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HIV and Enteropathy
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Coverage and Reimbursement for HIV Testing

 

One barrier to promotion of widespread HIV testing is a lack of coverage of, or inadequate reimbursement for testing procedures.
 
HIV screening among the general population is cost effective and the cost is comparable to other screenings and medical interventions.
 
Identifying people with HIV disease earlier and connecting them with HIV care and treatment earlier results in better health outcomes for patients and the delivery of more cost effective care.
 
Background:
 
Historically, HIV screening was not widely covered under most major insurance plans or by government payers. Private insurance is not the primary source of reimbursement for the majority of the providers who treat populations most likely to be infected. Medicaid and other government payers provide coverage for the majority of HIV patients.  
 
In 2006, the Centers for Disease Control and Prevention (CDC) issued the Revised Recommendations for HIV Testing of Adults, Adolescents, and Pregnant Women in Health-Care Settings which endorsed making HIV testing a part of routine medical care for people ages 13 to 64 in all healthcare settings. In the recommendations, inadequate reimbursement was identified as a major barrier to implementation routine HIV screening. 
 
Current:
 
Medicaid is the primary health coverage for the majority of persons living with HIV/AIDS in the U.S. Many private insurance companies base their reimbursement schedule on CMS reimbursements.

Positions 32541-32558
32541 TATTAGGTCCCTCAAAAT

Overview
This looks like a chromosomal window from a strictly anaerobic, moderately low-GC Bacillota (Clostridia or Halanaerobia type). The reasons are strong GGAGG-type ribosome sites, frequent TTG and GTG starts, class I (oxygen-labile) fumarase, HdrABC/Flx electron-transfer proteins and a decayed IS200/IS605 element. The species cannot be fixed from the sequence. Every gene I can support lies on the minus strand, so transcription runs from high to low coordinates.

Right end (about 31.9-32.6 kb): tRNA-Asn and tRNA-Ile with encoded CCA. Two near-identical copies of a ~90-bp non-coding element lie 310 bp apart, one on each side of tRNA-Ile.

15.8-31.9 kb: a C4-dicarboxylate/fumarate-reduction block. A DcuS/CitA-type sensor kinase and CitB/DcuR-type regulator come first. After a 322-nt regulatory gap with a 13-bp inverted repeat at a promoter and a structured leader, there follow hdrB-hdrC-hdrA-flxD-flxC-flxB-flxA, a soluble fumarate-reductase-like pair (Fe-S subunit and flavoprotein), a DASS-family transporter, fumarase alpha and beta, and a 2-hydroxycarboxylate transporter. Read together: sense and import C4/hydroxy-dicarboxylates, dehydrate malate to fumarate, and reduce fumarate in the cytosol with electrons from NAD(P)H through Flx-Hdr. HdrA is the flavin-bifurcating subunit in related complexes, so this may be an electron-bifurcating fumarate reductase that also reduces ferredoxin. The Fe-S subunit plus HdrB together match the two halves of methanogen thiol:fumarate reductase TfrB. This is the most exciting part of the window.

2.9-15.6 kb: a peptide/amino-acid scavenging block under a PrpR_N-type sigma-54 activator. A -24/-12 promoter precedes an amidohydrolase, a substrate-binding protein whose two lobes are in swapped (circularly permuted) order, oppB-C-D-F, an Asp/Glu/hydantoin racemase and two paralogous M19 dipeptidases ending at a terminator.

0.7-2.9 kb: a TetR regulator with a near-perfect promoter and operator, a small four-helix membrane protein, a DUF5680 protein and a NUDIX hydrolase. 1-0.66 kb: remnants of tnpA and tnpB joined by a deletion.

Strides have been made in recent years to change both of these issues. AAHIVM has worked tirelessly on the issue, and helps lead an active working group of HIV organizations focused on the issue. 
 
USPSTF:
 
The U.S. Preventive Services Task Force (USPSTF) is an independent body of experts tasked with providing recommendations to the Federal Government preventive health services. The USPSTF assigns grades to prevention services, and those grades inform federal coverage policies, and also serve inform services under many private insurance plans. In most cases, services graded at an “A” or “B” level are covered.
 
As of April 2013, the USPSTF recommends the following: 
 
  • The USPSTF recommends that clinicians screen for HIV infection in adolescents and adults aged 15 to 65 years. Younger adolescents and older adults who are at increased risk should also be screened. (Grade A) 
·        
  • The USPSTF recommends that clinicians screen all pregnant women for HIV, including those who present for labor who are untested and whose HIV status is unknown. (Grade A)
 
Medicaid:
 
State Medicaid programs have the option of covering HIV testing. However, at present, there is little data on which states offer HIV testing, or reimburse for HIV testing (either for routine testing, or risk-based) and other prevention services.
 
In 2010, HHS announced a decision to mandate coverage of routine testing as an essential benefit for women covered by Medicaid. Oddly, this actually created an imbalance, where men within the program are not covered for testing at the same level as women.
 
Medicare:
 
In 2011, Medicare announced that it would reimburse for HIV Testing for all beneficiaries once a year, and also for pregnant women and those at high risk. HIV testing is also covered under the initial “Welcome to Medicare” visit.
 
Additional Information:
 

 

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